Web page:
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No joke: Jamestown's National Comedy Center wins national designation

No joke: Jamestown's National Comedy Center wins national designation

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The National Comedy Center in Jamestown opened in 2018. (Mark Mulville/Buffalo News file photo)

WASHINGTON – Like a joke with a very delayed punchline, Jamestown's National Comedy Center is finally about to become the real, official National Comedy Center.

The House on Tuesday passed legislation that includes Rep. Tom Reed's resolution to officially designate the new museum in Jamestown as the National Comedy Center – and that larger legislation now goes to President Trump, who is expected to sign it.

Reed's measure was included in a bill settling national resources management policy, which passed the House by a 363-62 vote.

The Senate passed that larger measure earlier this month.

That means the Jamestown museum will soon have the prestige of a national designation from Congress, just like famous facilities such as the National Gallery of Art, the National Air and Space Museum and National Museum of African American History and Culture.

And of course, the comedy center's marketing staff can use that designation to promote the facility as a truly national tourist destination.

“Jamestown is now to comedy what Cooperstown is to baseball and Cleveland is to rock and roll,” said Reed, a Corning Republican who represents much of the Southern Tier. “As the nation’s first state-of-the-art museum and cultural institution dedicated to presenting, preserving and celebrating the art form of comedy, there is no other place more deserving of full backing of the U.S. government as the nation’s home to comedy than the birthplace of Lucille Ball and the National Comedy Center.”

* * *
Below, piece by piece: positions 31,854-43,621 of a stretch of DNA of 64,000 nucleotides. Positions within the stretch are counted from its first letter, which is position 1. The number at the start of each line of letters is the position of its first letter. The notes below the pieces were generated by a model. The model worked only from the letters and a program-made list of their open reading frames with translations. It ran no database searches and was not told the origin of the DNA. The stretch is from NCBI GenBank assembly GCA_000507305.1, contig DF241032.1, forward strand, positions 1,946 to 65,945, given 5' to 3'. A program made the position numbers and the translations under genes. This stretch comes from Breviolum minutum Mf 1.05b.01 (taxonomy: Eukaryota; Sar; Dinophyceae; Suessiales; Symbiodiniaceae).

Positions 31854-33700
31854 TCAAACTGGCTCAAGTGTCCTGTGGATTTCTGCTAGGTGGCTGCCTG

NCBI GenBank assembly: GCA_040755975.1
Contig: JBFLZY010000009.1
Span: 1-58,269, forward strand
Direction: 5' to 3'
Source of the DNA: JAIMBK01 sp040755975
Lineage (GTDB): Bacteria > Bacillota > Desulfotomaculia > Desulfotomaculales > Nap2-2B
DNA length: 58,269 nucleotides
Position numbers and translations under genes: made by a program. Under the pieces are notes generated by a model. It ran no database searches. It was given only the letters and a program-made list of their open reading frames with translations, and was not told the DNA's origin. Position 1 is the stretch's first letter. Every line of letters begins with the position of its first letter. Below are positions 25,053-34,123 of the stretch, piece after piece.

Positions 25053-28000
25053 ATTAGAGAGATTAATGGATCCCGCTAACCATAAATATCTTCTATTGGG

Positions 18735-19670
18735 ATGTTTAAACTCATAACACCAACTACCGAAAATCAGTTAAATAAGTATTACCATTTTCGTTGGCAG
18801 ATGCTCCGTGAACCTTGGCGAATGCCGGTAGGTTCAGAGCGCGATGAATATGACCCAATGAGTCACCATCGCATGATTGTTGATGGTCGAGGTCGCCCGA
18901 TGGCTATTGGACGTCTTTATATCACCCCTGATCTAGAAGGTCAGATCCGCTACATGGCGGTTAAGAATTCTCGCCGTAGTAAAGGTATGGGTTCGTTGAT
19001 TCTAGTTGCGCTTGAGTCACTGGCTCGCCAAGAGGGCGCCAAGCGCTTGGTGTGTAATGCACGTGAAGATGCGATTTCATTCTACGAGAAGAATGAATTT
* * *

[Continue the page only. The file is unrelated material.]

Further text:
It happened after two years of pratfalls, as the House and Senate – acting like two of the Three Stooges – failed to pass the simple, straightforward measure designating National Comedy Center in the same Congress.

The House passed the measure last July, but the measure never came up for a vote in the Senate, despite strong support from Senate Minority Leader Charles E. Schumer and Sen. Kirsten E. Gillibrand, both New York Democrats.

The stars have left Jamestown. What's next for the National Comedy Center?

But everything changed this year once the comedy center designation was included in broader legislation that was destined to pass, a move the two senators made happen.

"As the birthplace of the iconic Lucille Ball, and the home to the Annual Comedy Festival, Jamestown is an epicenter of comedy in the nation, and is the perfect home for the National Comedy Center," Schumer said. "I know this organization is rapidly becoming a cultural institution, attracting visitors from far and wide, creating jobs, and injecting millions of tourism dollars into the region."

Gillibrand agreed, saying: “Jamestown has done a remarkable job of transforming an old train station into part of the new museum and a state-of-the-art center dedicated to preserving the history of talent. When I visited the museum, it was clear that the Comedy Center would become a landmark in New York."

Now, the facility is destined to be a national landmark, too.

Tom Benson, the comedy center's chairman, couldn't be happier about it.

"Ten years ago, a group of dedicated people embarked on the mission to create a world class attraction devoted to celebrating the art form of comedy in Jamestown, New York,” Benson said. “Our dream was realized when the National Comedy Center opened on August 1, 2018, to rave reviews, and now we are thrilled that this important institution will be forever known by law as America’s official cultural institution for comedy.”

The Buffalo News: Good Morning, Buffalo

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